Grant would fund biomass research center

Published 9:17 am Friday, May 14, 2010

FRANKLIN—An application has been submitted for a federal grant that, if awarded, would help create a renewable biomass energy development center in Franklin.

Robert Sharak, Development and Public Relations Officer for the regional workforce organization Opportunity Inc., said a request was made for $500,000 to be received over a two-year period. The funds would come from the Community Trade Adjustment Assistance Grant, which is offered through the U.S. Department of Commerce.

The grant request was submitted by Opportunity Inc. and Franklin-Southampton Economic Development Inc. on behalf of the City of Franklin.

Sharak said the project was officially named the Center for Renewable Biomass Energy Development, and that FSEDI would be in charge of implementing the proposal and would use some of the funds to hire a full-time program manager.

FSEDI President and Chief Executive Officer John Smolak sounded a cautious.

“We think this is something that would be useful for the community, however we have not received it yet,” Smolak said Thursday. “We have to compete with several other communities that have received the same trade adjustment assistance designation. We are in competition with many other communities that have different proposals.”

According to Sharak, the program would devote funding toward researchers who are developing new biomass energy products and processes, and to collaborate with the Virginia Coastal Energy Research Consortium and Old Dominion University.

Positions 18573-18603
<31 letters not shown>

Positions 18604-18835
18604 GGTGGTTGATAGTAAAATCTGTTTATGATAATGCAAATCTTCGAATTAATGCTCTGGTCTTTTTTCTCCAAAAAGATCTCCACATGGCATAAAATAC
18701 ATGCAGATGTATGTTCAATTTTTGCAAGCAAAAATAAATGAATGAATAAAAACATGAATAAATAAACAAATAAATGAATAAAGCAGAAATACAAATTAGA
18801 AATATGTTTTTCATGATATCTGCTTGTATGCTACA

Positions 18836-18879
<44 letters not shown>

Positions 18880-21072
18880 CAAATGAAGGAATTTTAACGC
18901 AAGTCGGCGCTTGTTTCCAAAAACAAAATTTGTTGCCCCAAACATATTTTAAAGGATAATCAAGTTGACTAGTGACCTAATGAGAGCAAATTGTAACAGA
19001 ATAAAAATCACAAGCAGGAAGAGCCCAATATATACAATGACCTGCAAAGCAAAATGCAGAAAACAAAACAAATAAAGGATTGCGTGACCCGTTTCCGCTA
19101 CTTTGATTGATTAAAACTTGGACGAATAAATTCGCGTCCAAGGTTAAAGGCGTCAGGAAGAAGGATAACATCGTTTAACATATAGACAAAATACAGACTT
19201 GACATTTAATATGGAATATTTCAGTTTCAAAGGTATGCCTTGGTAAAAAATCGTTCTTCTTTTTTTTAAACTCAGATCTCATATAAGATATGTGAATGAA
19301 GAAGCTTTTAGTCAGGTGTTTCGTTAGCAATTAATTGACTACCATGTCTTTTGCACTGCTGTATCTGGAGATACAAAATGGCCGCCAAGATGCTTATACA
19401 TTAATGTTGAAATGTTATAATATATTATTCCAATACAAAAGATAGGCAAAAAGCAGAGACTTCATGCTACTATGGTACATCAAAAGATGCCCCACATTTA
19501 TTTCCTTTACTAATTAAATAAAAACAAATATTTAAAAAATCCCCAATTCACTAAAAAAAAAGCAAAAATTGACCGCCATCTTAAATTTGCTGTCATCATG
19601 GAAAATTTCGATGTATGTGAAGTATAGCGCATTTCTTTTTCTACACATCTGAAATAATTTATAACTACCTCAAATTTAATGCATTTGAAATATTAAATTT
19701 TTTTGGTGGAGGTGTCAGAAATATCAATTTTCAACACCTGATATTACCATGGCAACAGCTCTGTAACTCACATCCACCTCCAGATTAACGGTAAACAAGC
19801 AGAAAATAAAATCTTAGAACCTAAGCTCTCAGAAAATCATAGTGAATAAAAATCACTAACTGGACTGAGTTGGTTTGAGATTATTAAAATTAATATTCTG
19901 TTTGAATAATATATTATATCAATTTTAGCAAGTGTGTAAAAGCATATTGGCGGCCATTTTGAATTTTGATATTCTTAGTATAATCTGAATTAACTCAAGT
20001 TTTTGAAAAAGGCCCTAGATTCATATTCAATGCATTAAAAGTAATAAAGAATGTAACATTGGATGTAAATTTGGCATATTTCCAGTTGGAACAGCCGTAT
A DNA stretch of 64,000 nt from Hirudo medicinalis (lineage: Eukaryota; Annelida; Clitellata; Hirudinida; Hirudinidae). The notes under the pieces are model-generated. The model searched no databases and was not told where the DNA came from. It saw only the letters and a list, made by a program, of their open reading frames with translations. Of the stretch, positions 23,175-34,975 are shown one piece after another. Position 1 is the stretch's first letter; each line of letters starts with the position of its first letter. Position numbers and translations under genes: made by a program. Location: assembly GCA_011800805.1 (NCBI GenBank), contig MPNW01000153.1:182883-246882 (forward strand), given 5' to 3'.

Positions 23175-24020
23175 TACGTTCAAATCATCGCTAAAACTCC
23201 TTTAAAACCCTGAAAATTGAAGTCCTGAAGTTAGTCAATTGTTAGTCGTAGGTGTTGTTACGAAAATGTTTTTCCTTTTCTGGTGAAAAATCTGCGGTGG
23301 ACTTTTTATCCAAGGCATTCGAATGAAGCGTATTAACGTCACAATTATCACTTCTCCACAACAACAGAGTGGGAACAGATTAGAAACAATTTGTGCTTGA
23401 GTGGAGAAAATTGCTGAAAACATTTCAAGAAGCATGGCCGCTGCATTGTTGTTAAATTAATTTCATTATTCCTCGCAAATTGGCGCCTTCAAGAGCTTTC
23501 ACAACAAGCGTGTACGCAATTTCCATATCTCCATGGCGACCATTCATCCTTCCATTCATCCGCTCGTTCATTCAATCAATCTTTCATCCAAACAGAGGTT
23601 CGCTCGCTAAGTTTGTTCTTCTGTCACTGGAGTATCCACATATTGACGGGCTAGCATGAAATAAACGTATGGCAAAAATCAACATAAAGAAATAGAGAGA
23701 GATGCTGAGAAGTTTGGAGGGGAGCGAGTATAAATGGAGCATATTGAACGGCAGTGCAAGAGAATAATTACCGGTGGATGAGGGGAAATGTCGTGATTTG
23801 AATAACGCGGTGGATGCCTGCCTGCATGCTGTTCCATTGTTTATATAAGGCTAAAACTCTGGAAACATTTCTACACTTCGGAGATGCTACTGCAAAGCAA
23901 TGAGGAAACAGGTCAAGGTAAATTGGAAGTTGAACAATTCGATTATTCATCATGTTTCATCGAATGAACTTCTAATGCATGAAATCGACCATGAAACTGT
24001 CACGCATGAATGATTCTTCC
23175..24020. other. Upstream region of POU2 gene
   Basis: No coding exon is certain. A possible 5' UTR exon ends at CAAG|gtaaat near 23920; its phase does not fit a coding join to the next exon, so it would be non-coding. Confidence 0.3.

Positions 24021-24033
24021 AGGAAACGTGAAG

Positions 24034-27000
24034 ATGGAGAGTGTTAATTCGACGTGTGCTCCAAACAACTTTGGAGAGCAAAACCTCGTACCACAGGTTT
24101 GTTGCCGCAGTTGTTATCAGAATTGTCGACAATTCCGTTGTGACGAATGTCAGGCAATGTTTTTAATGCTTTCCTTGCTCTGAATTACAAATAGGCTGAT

“The idea is to buy time for someone to work on the grant,” Sharak said Wednesday. “There’s not enough money in the grant to actually do the research, so the money will be used to buy someone’s time to dedicate to identifying grant opportunities in biomass research. Each one could be much large than this grant.

“In order to do the kind of research that we’re talking about, it’s going to take more than half a million dollars over two years,” he continued. “Presuming that they are successful, that would bring additional grant money into the center and the area.”

The grant money would also support and provide technical assistance to new and existing entrepreneurs working in the biomass energy field and training for new jobs.

Sharak and Smolak said the request for the grant was independent of any decision by International Paper Co. to sell some or all of its Franklin mill facilities for possible reuse. The mill will close by summer, eliminating 1,100 jobs.

“It isn’t contingent on that,” Sharak said of a possible sale. “If we get the grant we will do this regardless of what IP does to repurpose the plant. However, should they repurpose the plant to energy companies that are working in biomass energy, that would be mutually-reinforcing.”

“We think we have a way to properly use the federal funds that would help these workers by being able to provide assistance to companies that want to come here and be involved with renewable energy products or services,” Smolak said. “If we help these companies along, it’s going to help our workforce because then they will be able to employ some of those unemployed IP workers.”